Gibbons and Gilbert
BENTON – Former Madison County secretary Andrew Kane and the county agreed to settle his retaliation suit on Aug. 21, six days before trial would have started. They reached the agreement while Daly pondered rules for the trial.
Kane wanted her to allow testimony that his former supervisor, Kevin Hendricks, lost his job due to a sexual harassment complaint.
The county wanted her to rule that Kane was employed by state’s attorney Tom Gibbons and not by Madison County.
Daly heard arguments over these points on Aug. 15, and reserved ruling.
Lee Barron of Alton filed the suit for Kane against the county and Gibbons in 2016.
The suit claimed Gibbons fired Kane for filing a harassment complaint against Hendricks.
He alleged retaliation and gender discrimination.
According to the suit, the Illinois Department of Human Rights found violations, and that an arbitrator ordered defendants to reinstate him. Defendants refused to reinstate him, but a Madison County judge later required to order reinstatement.
Defendants allegedly created a demeaning position inconsistent with the duties of Kane’s position and barred him from appearing at the main office.
Hendricks, who allegedly subjected Kane to discrimination and retaliation, continued to supervise him.
Instead of disciplining Hendricks, defendants allegedly gave him a substantial raise and additional valuable perquisites, the suit claimed.
County counsel John Gilbert moved to dismiss the suit, claiming the county didn’t employ Kane.
Senior District Judge Phil Gilbert denied the motion, finding Kane believed the county was one of his employers.
Judge Gilbert wrote that employment was a common sense concept, and questions about it were better suited to the summary judgment stage.
County counsel Gilbert renewed the dispute in 2017.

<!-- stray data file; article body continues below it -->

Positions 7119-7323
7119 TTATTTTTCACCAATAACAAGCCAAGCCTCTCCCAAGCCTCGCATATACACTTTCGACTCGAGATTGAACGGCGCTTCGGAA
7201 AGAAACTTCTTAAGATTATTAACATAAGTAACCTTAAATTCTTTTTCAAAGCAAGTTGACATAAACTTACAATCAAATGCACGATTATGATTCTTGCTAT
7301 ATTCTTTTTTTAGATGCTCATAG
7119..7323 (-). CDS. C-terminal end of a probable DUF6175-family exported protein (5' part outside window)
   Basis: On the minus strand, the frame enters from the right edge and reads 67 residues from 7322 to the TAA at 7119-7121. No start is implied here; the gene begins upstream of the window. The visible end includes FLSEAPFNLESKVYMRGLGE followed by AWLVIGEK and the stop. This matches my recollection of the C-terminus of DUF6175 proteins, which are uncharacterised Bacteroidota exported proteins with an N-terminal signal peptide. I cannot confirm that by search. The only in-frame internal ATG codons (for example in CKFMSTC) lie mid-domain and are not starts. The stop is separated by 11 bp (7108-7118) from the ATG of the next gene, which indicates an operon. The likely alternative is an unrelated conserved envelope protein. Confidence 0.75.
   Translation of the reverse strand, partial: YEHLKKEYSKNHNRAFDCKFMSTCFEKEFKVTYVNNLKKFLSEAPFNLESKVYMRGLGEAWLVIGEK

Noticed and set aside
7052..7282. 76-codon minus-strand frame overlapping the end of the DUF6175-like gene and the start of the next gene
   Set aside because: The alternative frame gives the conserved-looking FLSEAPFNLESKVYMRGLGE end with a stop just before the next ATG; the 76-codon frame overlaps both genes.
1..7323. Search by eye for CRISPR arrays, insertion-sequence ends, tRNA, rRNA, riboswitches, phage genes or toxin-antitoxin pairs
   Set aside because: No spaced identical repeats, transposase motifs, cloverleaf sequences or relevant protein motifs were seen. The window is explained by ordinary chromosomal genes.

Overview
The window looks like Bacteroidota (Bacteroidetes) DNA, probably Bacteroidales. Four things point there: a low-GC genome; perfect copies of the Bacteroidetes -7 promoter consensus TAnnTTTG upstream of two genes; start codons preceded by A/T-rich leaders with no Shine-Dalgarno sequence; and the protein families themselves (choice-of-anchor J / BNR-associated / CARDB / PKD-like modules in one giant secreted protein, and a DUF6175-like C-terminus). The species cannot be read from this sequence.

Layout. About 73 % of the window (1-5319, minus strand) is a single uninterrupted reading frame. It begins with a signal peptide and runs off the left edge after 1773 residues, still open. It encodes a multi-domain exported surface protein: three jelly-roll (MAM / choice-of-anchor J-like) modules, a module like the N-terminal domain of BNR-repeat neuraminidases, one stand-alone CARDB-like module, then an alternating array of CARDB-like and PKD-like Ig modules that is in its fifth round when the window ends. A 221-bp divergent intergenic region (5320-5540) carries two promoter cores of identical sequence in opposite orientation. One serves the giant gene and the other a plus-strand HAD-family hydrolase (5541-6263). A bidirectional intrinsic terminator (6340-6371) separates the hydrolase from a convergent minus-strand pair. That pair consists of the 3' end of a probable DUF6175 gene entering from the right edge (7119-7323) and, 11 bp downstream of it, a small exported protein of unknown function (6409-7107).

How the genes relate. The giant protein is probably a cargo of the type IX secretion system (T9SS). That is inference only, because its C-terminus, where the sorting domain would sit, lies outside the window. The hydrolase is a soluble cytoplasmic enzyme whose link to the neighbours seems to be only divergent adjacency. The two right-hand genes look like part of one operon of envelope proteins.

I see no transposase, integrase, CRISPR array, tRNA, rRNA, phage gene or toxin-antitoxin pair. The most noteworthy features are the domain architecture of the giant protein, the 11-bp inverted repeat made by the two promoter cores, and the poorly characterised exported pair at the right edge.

“The state’s attorney has his own personnel policies as well as exclusive and unfettered control and supervisory authority over his employees,” Gilbert wrote.
Barron responded that Kane received tax forms from the county and received the county’s personnel policy handbook, the purpose of which was to implement and maintain a uniform system of employment within all departments.
Gilbert set a trial date, but the court clerk reassigned the suit to District Judge Michael Reagan in 2018.
When the county moved to continue the trial, Reagan denied the motion but advised the parties they consent to assignment of a magistrate judge.
They consented, and the clerk assigned Magistrate Judge Stephen Williams.
Last October, he granted summary judgment against discrimination claims but denied it against the retaliation claim.
Williams wrote that jurors could find that actions of the defendants constituted animus and retaliation, especially when viewed as a whole.
He found enough evidence for jurors to infer a connection between the filing of Kane’s harassment claim against Hendricks and the adverse actions he faced.
William resigned this January, and Daly took the case.
On Aug. 1, county counsel Narcisa Przulj moved for a ruling that the state’s attorney was the only proper defendant.
“Defendants hereby request that this court bar plaintiff from seeking any relief from Madison County as a distinct entity and that the remaining retaliation claim in the present case is only asserted against the state’s attorney,” Przulj wrote.
She also moved to exclude evidence regarding other harassment complaints against Hendricks.
On Aug. 8, Barron responded that Hendricks left the employment of defendants after a female employee filed a complaint.
Barron wrote that harassment of another subordinate following Hendricks’s treatment of Kane was relevant to motive, intent, and lack of mistake.
At a hearing on Aug. 15, counsel for the county cited a Seventh Circuit opinion for its argument that the county didn’t employ Kane.
Daly gave Barron time to respond, and he responded on Aug. 19.
Barron wrote that the Seventh Circuit opinion didn’t apply to this case. He wrote that Kane didn’t claim the county was his indirect employer, but asserted that the county was his employer.
The county paid him, administered his benefits, and created a personnel handbook that defined and controlled his employment, he wrote.
“If plaintiff had sued only the Madison County state’s attorney, defendants would be arguing that plaintiff sued the wrong defendant and seek dismissal on the grounds that plaintiff’s real employer was Madison County government,” he wrote.
Rather than wait for rulings, the county and Kane decided to settle.
Daly signed an order giving them 60 days to finalize their agreement.